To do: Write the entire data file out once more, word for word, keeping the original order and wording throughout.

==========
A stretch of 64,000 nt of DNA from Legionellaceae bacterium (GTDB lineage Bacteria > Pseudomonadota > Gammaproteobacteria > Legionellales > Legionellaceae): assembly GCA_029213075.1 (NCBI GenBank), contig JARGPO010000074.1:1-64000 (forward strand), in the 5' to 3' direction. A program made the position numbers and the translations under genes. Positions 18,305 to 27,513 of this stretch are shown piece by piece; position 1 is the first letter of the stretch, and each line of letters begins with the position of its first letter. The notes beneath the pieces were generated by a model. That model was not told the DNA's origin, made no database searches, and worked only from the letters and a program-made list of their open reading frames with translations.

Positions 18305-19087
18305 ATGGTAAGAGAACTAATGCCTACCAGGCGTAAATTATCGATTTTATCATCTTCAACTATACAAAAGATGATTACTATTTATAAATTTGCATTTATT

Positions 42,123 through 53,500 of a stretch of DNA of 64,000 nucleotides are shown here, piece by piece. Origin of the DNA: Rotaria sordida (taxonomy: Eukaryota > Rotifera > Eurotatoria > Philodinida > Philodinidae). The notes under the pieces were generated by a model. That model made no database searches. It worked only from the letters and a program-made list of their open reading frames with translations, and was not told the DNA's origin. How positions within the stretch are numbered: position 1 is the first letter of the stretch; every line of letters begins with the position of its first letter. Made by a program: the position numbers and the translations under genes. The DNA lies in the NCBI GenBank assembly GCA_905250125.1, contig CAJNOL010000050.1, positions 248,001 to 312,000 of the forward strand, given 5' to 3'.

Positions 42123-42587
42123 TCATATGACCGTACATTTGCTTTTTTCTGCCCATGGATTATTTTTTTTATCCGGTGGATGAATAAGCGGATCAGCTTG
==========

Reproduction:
A stretch of 64,000 nt of DNA from Legionellaceae bacterium (GTDB lineage Bacteria > Pseudomonadota > Gammaproteobacteria > Legionellales > Legionellaceae): assembly GCA_029213075.1 (NCBI GenBank), contig JARGPO010000074.1:1-64000 (forward strand), in the 5' to 3' direction. A program made the position numbers and the translations under genes. Positions 18,305 to 27,513 of this stretch are shown piece by piece; position 1 is the first letter of the stretch, and each line of letters begins with the position of its first letter. The notes beneath the pieces were generated by a model. That model was not told the DNA's origin, made no database searches, and worked only from the letters and a program-made list of their open reading frames with translations.

Positions 18305-19087
18305 ATGGTAAGAGAACTAATGCCTACCAGGCGTAAATTATCGATTTTATCATCTTCAACTATACAAAAGATGATTACTATTTATAAATTTGCATTTATT

Positions 42,123 through 53,500 of a stretch of DNA of 64,000 nucleotides are shown here, piece by piece. Origin of the DNA: Rotaria sordida (taxonomy: Eukaryota > Rotifera > Eurotatoria > Philodinida > Philodinidae). The notes under the pieces were generated by a model. That model made no database searches. It worked only from the letters and a program-made list of their open reading frames with translations, and was not told the DNA's origin. How positions within the stretch are numbered: position 1 is the first letter of the stretch; every line of letters begins with the position of its first letter. Made by a program: the position numbers and the translations under genes. The DNA lies in the NCBI GenBank assembly GCA_905250125.1, contig CAJNOL010000050.1, positions 248,001 to 312,000 of the forward strand, given 5' to 3'.

Positions 42123-42587
42123 TCATATGACCGTACATTTGCTTTTTTCTGCCCATGGATTATTTTTTTTATCCGGTGGATGAATAAGCGGATCAGCTTG